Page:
Student Housing: San Marcos zoning rule puts crimp in student vets’ housing plan

By Ciara O’Rourke for AMERICAN-STATESMAN

SAN MARCOS — A law prohibiting more than two unrelated people from living in the same single-family residence has come under scrutiny since it forced three veterans attending Texas State University to abandon their housing arrangement.

The city’s fire marshal’s office during the summer informed the three roommates, who were living together in the El Camino Real subdivision, that they were violating city code. Only a family and up to one other nonrelative may live in homes in single-family zoned areas, according to the 1963 law. The trio could not be reached for comment Tuesday afternoon.

The code is complaint-driven, and property owners are held accountable for code violations . The city asks violators to voluntarily comply with the rule, but if the residents don’t comply, a case can go to court. Fines for first-time offenders are up to $900. Each day that residents don’t comply can be a separate offense.

Matthew Lewis, the city’s director of development services, said the law exists to “make single-family dwellings function like single-family dwellings.” Lewis said San Marcos has about 7,400 homes zoned single-family.He didn’t know how many multifamily dwellings there are but said “it’s higher than that for sure.”

The complaint against the veterans is one of 11 the city is currently investigating in that subdivision, Lewis said. The city receives about 100 such complaints a year, he said.

One of the roommates, Matthew Osborn , cried foul, filing a complaint with the U.S. Department of Housing and Urban Development on Sept. 26.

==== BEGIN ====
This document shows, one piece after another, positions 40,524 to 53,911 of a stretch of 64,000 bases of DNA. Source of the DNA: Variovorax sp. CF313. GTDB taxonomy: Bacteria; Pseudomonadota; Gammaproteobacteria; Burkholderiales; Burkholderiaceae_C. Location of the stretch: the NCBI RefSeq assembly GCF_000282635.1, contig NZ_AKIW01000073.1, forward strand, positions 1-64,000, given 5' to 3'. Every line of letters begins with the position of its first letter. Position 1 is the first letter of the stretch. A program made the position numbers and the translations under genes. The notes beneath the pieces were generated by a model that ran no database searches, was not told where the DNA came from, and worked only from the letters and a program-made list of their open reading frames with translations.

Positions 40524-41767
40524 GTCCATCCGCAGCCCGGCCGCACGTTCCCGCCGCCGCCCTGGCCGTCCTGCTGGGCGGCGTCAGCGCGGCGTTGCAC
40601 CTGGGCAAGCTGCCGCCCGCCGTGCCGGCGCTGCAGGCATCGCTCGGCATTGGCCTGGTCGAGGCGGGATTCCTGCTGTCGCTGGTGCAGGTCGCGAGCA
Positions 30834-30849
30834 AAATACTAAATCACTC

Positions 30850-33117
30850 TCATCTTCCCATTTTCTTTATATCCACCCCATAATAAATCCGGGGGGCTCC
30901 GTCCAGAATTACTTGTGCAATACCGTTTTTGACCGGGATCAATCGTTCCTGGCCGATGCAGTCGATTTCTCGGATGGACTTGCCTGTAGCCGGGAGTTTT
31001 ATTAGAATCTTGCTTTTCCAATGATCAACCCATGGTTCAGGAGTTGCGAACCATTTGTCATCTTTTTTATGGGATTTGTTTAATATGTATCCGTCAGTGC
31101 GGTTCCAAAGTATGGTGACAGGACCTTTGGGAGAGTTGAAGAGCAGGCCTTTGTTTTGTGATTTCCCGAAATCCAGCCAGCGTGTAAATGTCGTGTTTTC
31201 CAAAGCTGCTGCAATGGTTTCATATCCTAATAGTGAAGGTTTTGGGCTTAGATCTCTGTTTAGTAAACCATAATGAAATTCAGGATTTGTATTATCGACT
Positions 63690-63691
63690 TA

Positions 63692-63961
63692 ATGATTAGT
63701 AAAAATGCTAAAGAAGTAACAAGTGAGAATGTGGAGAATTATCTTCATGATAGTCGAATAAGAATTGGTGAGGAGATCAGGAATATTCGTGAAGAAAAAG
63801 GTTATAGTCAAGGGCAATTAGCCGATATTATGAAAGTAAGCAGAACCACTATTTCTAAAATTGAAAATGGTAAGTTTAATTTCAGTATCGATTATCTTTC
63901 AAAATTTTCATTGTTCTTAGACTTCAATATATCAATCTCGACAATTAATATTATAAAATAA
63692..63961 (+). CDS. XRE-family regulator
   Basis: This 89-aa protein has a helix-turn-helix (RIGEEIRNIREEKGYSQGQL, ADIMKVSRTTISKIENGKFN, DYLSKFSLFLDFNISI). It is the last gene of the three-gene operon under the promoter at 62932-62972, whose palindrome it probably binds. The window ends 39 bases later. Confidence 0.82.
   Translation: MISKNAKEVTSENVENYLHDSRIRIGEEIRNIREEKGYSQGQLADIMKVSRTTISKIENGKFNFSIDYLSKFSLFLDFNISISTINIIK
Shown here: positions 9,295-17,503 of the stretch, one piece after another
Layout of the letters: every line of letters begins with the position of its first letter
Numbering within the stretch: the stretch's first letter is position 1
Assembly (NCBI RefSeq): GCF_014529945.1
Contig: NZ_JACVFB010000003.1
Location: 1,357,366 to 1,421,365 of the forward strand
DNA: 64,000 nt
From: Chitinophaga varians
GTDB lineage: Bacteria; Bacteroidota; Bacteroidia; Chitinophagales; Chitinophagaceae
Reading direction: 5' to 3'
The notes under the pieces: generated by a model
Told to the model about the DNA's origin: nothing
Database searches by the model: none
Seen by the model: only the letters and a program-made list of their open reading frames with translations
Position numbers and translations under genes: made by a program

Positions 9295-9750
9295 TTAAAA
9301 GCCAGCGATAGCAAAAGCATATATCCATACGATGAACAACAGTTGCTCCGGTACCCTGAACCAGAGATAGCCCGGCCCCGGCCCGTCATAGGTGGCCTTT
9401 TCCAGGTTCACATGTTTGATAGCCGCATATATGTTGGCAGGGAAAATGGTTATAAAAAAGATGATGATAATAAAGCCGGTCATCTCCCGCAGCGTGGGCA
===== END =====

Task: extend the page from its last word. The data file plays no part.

Lewis said the agency told the city Monday that Osborn’s charge that San Marcos violated the Fair Housing Act was unwarranted.

San Marcos has historically struggled to find a comfortable balance with Texas State students. Elena Duran , chairwoman of the city’s Neighborhood Commission, said the policy protects property values against serial renters who run down neighboring houses.

Census data from 2010 show that about 25,041 of the city’s 44,894 residents live in rented homes; about 20,293 live in multiunit residential structures.

Duran said she feels sorry for the veterans but the city must enforce code without exception. “We’re trying to keep our property value up,” she said. “We’re trying to keep the integrity of our neighborhoods up.”

Texas State’s vice president of student affairs, Joanne Smith, said freshmen are required to live on campus but that typically as many as 16,000 students live off campus.

Smith said the university educates students about city ordinances, in part through Achieving Community Together, a program with the city to promote positive relations between students and long-term residents. The university’s website also provides information for students living off campus, she said. A city Web page for Texas State students also links to an explanation of the law.

“I think the situation with these particular students is unfortunate because I think they thought this (house) was outside the city limits,” Smith said.

Albert DeGarmo, student body president at Texas State, said the law is an aggravation for students because it limits their living options.

“Basically, you have to find a house that’s situated in a multifamily zoning area or you’re going to the apartments,” he said.

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